Federal Bill C-13 will be disastrous for Canadians and Canada

“All Canadians should be outraged by Bill C-13,” writes William Steinberg, former Mayor of Hampstead. “The biggest problem with C-13 can be fixed easily by removing all references to Quebec’s Charter of the French Language. The Quebec Community Groups Network has prepared an open letter to the honourable David T. Lametti,” he adds: “Thousands have already signed the letter. I urge you to sign and [share] with as many people as you can.”

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Quebec Community Groups Networks addresses federal Bill C-13

“We want the stability of having English and French recognized equally in our provinces and as Canadians,” says QCGN Executive Director Sylvia Martin-Laforge, adding that Bill C-13 goes directly against this goal. There’s an asymmetrical approach now to English and French in Bill C-13 and the “Official Languages Act” that we do not agree with,” she explains.

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French-speaking Quebecers support anglo rights

French-speaking Quebecers strongly support the rights of English-speaking Quebecers, according to the November poll by Léger conducted for the QCGN. 

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French-speaking Quebecers Strongly Support Right of English-speaking Citizens to Obtain Government Services in English – Poll

Quebecers, both French and English, agree that English-speaking Quebecers should have equal access to government services in their own language. This is one of the conclusions of polling conducted for the Quebec Community Groups Network (QCGN).

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Click here for full poll results

Most French-speakers support right of anglophones to get important government services in English: poll

The majority of French-speaking Quebecers support the right for those in the province’s English-speaking community to receive government services in English, according to a Léger poll commissioned by the QCGN. “As the National Assembly begins its work, we want all parties to understand, to be aware of what Quebecers feel about access to services for a minority linguistic population,” says QCGN Director-General Sylvia Martin-Laforge.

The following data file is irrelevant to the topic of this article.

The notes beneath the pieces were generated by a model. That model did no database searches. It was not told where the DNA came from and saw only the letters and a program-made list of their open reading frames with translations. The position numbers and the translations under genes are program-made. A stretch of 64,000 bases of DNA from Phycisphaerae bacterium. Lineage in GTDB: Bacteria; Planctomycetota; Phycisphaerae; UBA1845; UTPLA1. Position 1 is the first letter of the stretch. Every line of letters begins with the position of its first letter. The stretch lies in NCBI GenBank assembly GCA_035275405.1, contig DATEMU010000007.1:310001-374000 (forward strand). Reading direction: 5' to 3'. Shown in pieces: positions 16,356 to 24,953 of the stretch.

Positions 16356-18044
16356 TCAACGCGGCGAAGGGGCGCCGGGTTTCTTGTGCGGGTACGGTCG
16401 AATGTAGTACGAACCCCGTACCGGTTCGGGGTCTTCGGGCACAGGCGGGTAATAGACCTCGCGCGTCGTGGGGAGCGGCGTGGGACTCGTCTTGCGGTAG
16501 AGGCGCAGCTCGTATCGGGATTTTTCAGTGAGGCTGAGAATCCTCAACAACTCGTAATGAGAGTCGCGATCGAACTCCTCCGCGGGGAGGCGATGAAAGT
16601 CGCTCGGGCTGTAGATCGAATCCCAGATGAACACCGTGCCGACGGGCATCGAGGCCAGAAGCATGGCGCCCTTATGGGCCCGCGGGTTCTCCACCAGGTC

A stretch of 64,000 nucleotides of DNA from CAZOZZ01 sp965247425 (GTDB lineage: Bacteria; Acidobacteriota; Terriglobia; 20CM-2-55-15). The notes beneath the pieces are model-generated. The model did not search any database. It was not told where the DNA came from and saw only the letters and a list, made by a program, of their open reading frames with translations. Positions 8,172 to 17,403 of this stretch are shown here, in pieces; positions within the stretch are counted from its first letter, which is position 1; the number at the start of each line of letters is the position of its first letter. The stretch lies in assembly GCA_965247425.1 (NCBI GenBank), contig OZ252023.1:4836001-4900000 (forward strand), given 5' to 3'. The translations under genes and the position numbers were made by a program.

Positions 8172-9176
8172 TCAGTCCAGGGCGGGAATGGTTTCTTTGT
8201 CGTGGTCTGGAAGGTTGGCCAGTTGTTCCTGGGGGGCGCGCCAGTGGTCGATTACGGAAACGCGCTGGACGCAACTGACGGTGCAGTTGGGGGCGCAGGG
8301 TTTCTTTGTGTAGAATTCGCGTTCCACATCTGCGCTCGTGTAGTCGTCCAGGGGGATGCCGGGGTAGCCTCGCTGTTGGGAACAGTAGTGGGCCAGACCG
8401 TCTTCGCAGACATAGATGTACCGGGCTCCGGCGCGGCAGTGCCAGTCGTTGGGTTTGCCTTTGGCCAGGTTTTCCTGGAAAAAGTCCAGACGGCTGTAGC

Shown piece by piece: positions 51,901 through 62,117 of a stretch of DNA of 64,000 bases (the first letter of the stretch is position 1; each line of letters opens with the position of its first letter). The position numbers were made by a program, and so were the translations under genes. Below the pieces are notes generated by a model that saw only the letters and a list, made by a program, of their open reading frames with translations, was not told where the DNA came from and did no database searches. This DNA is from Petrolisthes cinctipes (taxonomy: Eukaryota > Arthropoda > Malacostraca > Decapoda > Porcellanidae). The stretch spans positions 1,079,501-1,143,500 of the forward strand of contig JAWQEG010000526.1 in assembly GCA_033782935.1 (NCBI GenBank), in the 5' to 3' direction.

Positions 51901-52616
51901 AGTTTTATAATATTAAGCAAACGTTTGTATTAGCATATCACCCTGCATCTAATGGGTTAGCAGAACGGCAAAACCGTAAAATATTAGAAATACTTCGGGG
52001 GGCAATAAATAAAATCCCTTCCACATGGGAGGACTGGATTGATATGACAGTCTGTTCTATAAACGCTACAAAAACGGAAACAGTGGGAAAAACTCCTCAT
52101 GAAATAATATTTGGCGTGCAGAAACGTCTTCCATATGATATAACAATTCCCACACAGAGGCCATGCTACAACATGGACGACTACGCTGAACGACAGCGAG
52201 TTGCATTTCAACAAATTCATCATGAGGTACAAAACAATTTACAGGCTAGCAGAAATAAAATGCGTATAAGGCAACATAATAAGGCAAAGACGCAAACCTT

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CityNews

Many demand increased protection for rights of English-speaking Québecers: poll

A recent poll by the QCGN indicates that 77 per cent of Quebec Francophones believe that the federal government should continue to safeguard the rights of the province’s English-speaking minority, while 87 per cent of Quebec Anglophones believe that Ottawa should do more. “This is not a divisive issue,” says QCGN Director General Sylvia Martin-Laforge in a statement: “In fact, there is a clear consensus uniting French- and English-speaking Quebecers.”

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Most Quebecers, English and French, Want Ottawa to Protect Rights of English-speaking Quebecers: Poll

English-speaking Quebecers strongly believe the federal government must do more to support and safeguard their rights. This is underscored by recent polling conducted for the Quebec Community Groups Network. It is further supported by more than 1,600 signatures on an open letter opposed to proposed sweeping changes to the Official Languages Act that would severely erode the rights of English-speaking Quebecers.

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Safeguard minority language rights

“Bill C-13 purports to modernize our Official Languages Act. But what the government of Canada is really proposing is to create a discriminatory language regime in Quebec that will not apply to the rest of Canada,” reads the QCGN’s open letter to federal Justice Minister David Lametti, calling for all mention of the Charter of the French Language to be removed from Bill C-13.

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OPEN LETTER: New Official Languages Act must safeguard language rights of English-speaking Quebecers

“New Official Languages Act must safeguard language rights of English-speaking Quebecers,” the QCGN states in an open letter in the Quebec Chronicle-Telegraph

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Opinion: Ottawa’s language legislation would do long-term damage

“We urge parliamentarians to remove all references to the Charter of the French Language from Bill C-13 and not to throw our minority linguistic community overboard,” writes QCGN President Eva Ludvig.

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